No it doesnt. The problem is not sovled by forcing people to make a dramatic change in their lifestyle, it is solved by working to include people in a system that works to balance their wants with a set of conditions that will enable those wants. This is the type of argument that will never work. In a democratic system such as ours, the idea that you can force people to conform to an ideal such as yours is as infeasible as proposing that everyone can have hover cars. If people dont want to, they wont. Its that simple. Therefore, I think it is better to work to match people expectations with a means to acheive those expectations. Gas tax, lower emissions, greater efficiency, etc. would all mitigate the negative effects of car use, while providing a revenue stream to support transit and highways.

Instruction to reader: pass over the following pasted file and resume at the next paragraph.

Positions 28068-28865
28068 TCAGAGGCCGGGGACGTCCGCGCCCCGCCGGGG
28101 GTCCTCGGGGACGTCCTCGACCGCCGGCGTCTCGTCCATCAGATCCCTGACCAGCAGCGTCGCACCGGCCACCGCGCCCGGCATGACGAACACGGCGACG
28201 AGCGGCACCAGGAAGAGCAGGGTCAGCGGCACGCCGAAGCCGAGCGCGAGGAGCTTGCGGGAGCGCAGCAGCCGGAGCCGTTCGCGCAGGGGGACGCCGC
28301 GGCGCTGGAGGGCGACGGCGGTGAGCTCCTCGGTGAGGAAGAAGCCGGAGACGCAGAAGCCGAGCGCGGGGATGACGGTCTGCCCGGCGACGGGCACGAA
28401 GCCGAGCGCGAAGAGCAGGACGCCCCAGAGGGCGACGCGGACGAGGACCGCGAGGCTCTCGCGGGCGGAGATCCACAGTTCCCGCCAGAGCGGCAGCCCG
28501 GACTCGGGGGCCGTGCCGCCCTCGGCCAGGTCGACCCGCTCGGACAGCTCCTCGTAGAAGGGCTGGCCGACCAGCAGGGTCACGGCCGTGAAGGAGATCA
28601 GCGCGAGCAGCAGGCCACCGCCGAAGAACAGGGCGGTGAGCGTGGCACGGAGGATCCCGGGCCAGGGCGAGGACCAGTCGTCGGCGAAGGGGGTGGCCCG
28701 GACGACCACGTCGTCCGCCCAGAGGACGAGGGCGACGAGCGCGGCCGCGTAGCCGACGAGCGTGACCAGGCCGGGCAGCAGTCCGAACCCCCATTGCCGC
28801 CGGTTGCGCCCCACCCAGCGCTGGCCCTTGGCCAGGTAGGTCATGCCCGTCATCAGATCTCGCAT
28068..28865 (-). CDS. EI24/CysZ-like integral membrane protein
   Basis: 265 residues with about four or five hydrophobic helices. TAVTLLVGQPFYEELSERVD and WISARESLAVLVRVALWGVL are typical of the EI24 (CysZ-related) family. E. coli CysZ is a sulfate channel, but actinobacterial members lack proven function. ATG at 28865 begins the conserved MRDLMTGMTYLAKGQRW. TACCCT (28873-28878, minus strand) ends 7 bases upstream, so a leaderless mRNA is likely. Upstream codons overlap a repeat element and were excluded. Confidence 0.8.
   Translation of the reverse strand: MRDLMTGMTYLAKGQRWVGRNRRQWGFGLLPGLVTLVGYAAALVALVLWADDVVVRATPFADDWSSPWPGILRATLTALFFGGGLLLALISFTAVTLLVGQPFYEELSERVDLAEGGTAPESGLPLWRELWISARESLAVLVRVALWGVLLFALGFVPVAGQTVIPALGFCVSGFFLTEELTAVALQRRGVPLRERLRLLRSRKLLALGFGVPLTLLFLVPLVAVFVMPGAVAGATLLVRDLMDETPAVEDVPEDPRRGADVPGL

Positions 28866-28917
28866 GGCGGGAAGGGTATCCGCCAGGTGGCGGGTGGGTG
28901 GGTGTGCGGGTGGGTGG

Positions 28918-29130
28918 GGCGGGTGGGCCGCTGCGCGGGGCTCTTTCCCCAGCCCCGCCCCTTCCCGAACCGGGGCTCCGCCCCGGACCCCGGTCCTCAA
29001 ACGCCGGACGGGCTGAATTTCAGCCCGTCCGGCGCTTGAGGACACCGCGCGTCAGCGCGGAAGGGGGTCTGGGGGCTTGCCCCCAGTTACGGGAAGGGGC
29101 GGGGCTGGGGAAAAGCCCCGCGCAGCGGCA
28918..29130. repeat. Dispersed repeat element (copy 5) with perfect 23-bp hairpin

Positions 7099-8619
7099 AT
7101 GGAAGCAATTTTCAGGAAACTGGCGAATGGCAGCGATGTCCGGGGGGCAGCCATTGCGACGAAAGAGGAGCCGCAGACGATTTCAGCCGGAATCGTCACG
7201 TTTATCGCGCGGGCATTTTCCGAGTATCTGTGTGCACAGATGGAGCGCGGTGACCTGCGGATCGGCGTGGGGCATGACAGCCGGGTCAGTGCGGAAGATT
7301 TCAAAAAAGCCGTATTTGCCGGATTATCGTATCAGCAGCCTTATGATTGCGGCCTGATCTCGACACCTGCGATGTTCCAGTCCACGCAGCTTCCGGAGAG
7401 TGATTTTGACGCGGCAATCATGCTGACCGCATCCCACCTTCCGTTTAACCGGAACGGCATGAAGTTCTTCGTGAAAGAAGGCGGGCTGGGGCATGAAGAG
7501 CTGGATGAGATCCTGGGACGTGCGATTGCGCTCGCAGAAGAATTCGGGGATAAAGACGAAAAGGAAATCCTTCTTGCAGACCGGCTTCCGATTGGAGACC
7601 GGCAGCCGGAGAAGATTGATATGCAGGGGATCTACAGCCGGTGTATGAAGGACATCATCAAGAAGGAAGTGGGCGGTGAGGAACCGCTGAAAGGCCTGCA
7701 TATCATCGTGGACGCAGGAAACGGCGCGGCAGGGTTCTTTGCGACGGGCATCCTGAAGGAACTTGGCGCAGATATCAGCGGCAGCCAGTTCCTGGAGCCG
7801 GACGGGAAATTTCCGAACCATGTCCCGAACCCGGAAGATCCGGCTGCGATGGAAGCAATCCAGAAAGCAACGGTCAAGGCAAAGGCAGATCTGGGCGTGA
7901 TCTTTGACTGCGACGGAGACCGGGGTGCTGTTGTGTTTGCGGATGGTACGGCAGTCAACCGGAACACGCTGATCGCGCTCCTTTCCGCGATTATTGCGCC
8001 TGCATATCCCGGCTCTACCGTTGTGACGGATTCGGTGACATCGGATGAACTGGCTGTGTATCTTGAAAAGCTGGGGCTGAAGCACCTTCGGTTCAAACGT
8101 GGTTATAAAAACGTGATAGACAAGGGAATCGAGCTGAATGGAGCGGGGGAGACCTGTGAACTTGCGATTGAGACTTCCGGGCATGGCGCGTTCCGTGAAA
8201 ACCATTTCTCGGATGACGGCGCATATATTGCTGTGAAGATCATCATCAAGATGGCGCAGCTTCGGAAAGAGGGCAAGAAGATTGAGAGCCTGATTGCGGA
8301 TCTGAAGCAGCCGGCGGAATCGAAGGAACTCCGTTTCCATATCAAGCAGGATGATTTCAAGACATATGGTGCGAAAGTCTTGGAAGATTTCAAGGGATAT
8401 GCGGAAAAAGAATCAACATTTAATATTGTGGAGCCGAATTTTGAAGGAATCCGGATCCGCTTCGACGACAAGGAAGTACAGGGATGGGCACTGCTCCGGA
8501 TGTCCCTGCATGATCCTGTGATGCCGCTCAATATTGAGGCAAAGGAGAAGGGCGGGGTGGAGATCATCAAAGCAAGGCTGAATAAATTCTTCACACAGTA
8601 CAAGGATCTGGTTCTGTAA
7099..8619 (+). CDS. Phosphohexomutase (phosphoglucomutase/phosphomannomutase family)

Quote:
Originally Posted by KGB
Ah...so you think the only way to go is to build very badly planned areas first, and then try and fix them later? Sorry...that's just stupid.
Did you get distracted and read another post? I said that cities grow outward in a fairly predictable progression. They spread with progressive degrees of density, radiating from more dense centre along transportation routes. Only an aritificially imposed barrier can hasten this urbanization to proceed with higher densities, but this strategy comes at the price of making rents and housing prices rise out of reach of many people.

Quote:
Originally Posted by KGB
We wouldn't be having this conversation.
This hardly addresses the point. Its true that planning trends are somewhat cyclical so certain periods will be attractive to some, other periods attractive to others, so you may inherently dislike post-war planning ideas, but my point was more that this is all done, and that we must still provide for the health of these area as is necessary.


Quote:
Originally Posted by KGB
Are you sure there's no going back? Sure seems like Toronto is applying smart planning to revrse any mistakes of the post-war era.